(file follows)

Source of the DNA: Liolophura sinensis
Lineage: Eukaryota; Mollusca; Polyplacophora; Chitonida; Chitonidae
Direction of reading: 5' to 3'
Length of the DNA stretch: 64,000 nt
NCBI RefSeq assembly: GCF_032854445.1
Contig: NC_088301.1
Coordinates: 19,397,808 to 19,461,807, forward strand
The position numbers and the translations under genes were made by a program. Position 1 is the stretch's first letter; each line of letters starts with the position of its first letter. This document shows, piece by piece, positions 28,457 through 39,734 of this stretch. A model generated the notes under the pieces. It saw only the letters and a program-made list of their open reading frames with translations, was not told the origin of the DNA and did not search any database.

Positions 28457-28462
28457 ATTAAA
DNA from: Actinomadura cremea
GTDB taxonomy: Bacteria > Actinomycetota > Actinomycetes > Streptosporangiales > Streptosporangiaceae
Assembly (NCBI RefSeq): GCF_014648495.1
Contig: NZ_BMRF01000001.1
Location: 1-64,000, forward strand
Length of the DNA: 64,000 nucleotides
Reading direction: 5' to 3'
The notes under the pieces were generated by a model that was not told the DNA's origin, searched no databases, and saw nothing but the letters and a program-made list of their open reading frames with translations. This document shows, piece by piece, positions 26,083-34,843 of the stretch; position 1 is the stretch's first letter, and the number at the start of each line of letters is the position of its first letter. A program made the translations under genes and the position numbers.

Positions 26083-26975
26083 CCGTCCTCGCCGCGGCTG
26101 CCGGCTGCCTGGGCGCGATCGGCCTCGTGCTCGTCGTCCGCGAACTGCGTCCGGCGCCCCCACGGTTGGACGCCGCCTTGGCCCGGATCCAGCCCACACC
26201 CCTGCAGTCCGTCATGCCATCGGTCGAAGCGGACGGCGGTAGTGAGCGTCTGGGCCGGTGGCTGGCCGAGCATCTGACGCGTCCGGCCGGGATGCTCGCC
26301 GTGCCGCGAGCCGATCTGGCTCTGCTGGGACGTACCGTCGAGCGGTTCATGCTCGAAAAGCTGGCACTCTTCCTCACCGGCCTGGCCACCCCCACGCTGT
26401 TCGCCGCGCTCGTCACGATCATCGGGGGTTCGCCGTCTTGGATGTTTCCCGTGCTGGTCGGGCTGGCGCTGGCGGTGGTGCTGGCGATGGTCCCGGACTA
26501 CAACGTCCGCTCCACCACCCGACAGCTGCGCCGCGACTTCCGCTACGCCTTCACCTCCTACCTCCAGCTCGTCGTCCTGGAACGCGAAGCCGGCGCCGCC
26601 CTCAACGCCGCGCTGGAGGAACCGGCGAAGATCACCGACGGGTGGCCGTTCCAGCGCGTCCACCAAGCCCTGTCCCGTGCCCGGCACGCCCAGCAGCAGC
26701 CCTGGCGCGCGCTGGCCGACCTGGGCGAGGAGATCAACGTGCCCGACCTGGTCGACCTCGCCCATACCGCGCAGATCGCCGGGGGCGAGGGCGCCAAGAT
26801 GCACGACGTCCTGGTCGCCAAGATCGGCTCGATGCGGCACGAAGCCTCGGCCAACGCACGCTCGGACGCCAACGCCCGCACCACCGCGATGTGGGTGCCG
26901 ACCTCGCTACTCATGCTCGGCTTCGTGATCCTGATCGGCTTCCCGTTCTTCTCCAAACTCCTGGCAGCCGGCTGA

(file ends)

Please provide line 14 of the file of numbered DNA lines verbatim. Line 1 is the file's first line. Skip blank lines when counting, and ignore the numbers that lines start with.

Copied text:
Contig: NZ_BMRF01000001.1